This presents a problem - hard to drive well - along with its advantage - constant load impedance.

Some of the egghead audio DIYers have thought about scaling the impedance up to say, 6K, or 10K, to try and get the best of both worlds. This has proven hard to implement in practice - the theory of the inductors has been tricky to match in reality.

Other attempts have been made to build more robust drivers that will not be compromised unduly by the 600 ohm load. I have heard one of these (Thomas Mayer's implementation of 2000, since upgraded I think?) and it was well worth the effort on his part since I didn't have to do it, I just had to listen :)

Sounded like pure sweetness. Very true, effortless, and rich.

Hope I haven't added any layers of confusion and even maybe stripped a few away. It's not a simple question by any means but the answer is worth pursuing for sure.

-j
Ed Sawyer

LCR RIAAs still being made

Post by Ed Sawyer »

"On the one hand:
The only commercial inductor-based RIAA units are long ago out of production. "


Actually, not quite so. S&B makes a couple different LCR RIAA packages, one designed for 600ohm, one for 10kohm. I have a pair of the 10K version but haven't yet gotten around to using them yet.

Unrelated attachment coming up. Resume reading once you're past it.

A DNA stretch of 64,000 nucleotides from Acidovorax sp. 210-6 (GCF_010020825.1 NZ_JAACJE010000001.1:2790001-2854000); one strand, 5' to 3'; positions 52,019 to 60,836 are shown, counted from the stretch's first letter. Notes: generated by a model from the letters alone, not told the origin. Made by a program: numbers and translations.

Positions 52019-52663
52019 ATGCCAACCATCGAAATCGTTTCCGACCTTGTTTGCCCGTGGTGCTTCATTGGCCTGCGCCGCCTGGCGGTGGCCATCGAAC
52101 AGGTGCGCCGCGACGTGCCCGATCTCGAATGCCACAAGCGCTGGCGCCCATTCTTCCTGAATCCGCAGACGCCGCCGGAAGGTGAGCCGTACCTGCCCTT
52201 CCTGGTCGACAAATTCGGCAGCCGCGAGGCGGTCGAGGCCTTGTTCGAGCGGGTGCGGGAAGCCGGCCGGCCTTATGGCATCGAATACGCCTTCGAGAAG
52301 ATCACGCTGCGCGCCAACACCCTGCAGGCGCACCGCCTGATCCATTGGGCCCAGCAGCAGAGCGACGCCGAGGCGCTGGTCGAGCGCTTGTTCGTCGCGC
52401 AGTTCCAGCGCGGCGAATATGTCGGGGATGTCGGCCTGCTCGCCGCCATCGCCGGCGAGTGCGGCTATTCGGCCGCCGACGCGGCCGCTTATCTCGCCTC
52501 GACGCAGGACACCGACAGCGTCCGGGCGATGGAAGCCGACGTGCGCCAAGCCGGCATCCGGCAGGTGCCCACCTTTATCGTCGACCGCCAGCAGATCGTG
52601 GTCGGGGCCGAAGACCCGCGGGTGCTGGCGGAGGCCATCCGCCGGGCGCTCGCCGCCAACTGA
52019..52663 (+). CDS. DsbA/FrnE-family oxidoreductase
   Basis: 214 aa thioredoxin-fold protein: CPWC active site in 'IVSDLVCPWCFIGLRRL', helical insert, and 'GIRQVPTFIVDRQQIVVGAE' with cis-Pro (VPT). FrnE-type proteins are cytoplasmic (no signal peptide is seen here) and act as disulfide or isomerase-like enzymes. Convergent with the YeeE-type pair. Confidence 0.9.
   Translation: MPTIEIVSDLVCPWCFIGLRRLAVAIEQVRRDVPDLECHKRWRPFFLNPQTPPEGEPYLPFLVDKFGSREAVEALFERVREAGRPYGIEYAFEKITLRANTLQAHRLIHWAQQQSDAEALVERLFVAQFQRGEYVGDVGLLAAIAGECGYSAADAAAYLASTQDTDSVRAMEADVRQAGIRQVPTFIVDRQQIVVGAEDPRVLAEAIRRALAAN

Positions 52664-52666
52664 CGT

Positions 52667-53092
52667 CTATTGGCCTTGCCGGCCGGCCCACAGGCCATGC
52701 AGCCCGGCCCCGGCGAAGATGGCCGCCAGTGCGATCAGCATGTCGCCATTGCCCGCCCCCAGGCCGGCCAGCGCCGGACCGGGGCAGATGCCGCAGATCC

Just an FYI.

-Ed
Raj Gupta
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Joined: Fri Feb 11, 2005 2:19 am

Post by Raj Gupta »

clarifying: I meant built-up components, not DIY parts, basically I was referring to the Pultec unit.

-j
JeffreyJ
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hey you wookies...

Post by JeffreyJ »

I build one... and I of course use some of Dave's iron in it..

so don't forget to at least throw my name out there.... when I am selling gear, dave gets more money for winding cool iron.. and then we all get to the trickle down benefits...

I'd love to get dave to wind the inductor for a 6k LCR RIAA.... and then throw some fine triodes around... maybe even something outlandish like 417a > 45 > LCR > EML20.. that would be fun...

Peace,
Me